top of page

The Life of Abimelech: A Lesson in Leadership and Legitimacy. (BBB - - - Bible Bad Boy)

Enlightened by Modern Politicians, Professors, and Profane Preachers, I want to glean wisdom from the pages of Scripture, from a story that may challenge us and spark deep reflection in our hearts. We're exploring the life of Abimelech, a figure whose legacy is fraught with ambition, controversy, and a stark lesson on leadership and legitimacy. Join me in turning to the Book of Judges, chapters 8 and 9, as we contemplate this intriguing character.

The Rise of Abimelech

Abimelech, whose name intriguingly means "my father is king," was the son of Gideon, a mighty judge of Israel. Yet, unlike his father, Abimelech's thirst for power led him down a path far removed from the righteous judgeship exemplified by Gideon.

Judges 9:1-2 (NIV)

"Abimelech, son of Jerub-Baal, went to his mother's brothers in Shechem and said to them and to all his mother's clan, 'Ask all the citizens of Shechem, "Which is better for you: to have all seventy of Gideon's sons rule over you, or just one man?" And remember, I am your flesh and blood.'"

These verses set the stage for Abimelech's machinations to secure power for himself by exploiting relationships and stirring up division. It's a poignant reminder of how easily "self-interest can erode unity" when a community (or a Nation) forgets its shared values and purpose.

The Tragic Downfall

The turning point in Abimelech's story is both violent and sobering. In pursuit of kingship, he commits a horrific act against his brothers, seeking to eliminate all potential challengers to his self-proclaimed throne.

Judges 9:5 (NIV)

"He went to his father's home in Ophrah and, on one stone, murdered his seventy brothers, the sons of Jerub-Baal."

This massacre is a grim testament to the lengths some may go to grip power, but it also foreshadows the divine justice that waits beyond the horizon of human failings. How often does history lament the blood spilled at the altars of ambition?

Lessons Learned

Abimelech's rule was brief and fraught with conflict and deceit. His end came as a result of his cruelty and betrayal, a consequence of his actions set into motion from the beginning.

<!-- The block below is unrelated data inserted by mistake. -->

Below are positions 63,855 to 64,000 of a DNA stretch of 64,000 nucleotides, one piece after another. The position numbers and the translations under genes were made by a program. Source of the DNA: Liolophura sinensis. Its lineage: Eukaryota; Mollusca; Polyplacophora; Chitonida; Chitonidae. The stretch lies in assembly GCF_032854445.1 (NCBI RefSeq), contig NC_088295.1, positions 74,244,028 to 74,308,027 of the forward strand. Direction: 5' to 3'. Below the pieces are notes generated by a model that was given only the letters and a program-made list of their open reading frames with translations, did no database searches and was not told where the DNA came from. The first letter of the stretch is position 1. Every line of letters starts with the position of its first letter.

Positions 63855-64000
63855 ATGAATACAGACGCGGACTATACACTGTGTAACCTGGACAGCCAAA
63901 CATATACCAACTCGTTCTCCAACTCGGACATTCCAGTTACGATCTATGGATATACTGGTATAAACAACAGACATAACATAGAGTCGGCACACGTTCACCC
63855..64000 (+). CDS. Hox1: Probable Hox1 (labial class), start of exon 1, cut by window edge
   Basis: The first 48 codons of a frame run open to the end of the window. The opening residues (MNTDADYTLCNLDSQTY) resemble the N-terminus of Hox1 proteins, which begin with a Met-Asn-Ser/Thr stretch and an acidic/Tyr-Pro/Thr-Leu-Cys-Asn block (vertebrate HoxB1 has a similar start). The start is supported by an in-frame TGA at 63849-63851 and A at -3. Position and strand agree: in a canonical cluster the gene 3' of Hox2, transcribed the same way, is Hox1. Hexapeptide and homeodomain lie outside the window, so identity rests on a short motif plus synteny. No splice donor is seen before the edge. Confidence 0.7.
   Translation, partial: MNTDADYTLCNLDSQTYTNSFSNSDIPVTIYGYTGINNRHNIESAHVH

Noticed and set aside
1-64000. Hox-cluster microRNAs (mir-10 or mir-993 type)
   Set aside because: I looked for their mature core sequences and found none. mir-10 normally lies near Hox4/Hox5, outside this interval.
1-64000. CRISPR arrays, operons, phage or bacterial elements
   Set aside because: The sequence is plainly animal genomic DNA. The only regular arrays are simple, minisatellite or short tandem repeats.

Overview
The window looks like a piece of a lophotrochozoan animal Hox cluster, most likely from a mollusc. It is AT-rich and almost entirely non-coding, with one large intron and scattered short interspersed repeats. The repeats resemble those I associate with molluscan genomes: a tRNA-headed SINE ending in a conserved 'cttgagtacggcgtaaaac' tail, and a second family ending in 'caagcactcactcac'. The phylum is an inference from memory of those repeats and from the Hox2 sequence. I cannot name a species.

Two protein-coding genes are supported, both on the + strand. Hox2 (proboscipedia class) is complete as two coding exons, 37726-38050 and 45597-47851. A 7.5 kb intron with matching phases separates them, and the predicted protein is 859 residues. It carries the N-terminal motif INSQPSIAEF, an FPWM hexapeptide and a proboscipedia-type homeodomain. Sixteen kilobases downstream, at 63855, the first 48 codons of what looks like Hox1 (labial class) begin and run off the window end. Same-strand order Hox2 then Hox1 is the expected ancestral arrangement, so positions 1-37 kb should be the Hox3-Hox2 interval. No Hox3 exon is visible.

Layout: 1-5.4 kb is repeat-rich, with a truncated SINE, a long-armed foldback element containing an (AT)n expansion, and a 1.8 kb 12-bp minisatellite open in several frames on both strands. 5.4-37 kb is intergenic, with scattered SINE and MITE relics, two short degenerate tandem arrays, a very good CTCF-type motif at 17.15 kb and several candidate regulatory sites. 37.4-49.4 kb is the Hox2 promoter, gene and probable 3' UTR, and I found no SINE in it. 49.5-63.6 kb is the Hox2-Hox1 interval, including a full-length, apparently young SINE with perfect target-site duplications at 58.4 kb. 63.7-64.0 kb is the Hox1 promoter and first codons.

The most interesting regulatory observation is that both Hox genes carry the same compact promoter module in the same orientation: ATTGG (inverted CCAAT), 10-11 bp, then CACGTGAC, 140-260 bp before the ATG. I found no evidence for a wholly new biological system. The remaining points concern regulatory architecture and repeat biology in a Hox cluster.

Judges 9:56-57 (NIV)

"Thus, God repaid the wickedness that Abimelech had done to his father by murdering his seventy brothers. God also made the people of Shechem pay for all their wickedness."

In these verses, we see the narrative arc of Abimelech sealed with a divine verdict. There's a grave lesson here about the nature of authentic leadership—it is not a crown to be seized but a mantle of service and responsibility to be humbly accepted.

Applying the Story

The tale of Abimelech warns us against pursuing power through unscrupulous means. It encourages us to be leaders who seek God's kingdom first, embodying integrity, compassion, and accountability. When power tempts us to stray from these virtues, we must remember the high cost of Abimelech's choices and the ruin they brought upon him and those he led.

So, as we go forth this week, I challenge us all to reflect on our motives and methods. Are we building leadership upon the foundation of Christ's love and service, or are we edging towards the path of Abimelech?

In our families, workplaces, and communities, may we strive to be leaders resembling not Abimelech but Christ—our ultimate example of righteous leadership.

May we be empowered by the Holy Spirit to manifest leadership that brings grace and truth into the lives of those around us. May our actions always echo the heart of Jesus, the One who came not to be served but to serve and give His life as a ransom for many.

Go in peace, beloved, and may your influence be a beacon of God's love to all.


3 views0 comments

Recent Posts

See All

Sermon: Steps To Help Me Stop Lying About Myself.

Note: Not all Sermons can be Warm and Fuzzy, But all Sermons must contain Biblical and Scriptural Accuracy! Introduction In a world that often encourages us to present the best version of ourselves, s


bottom of page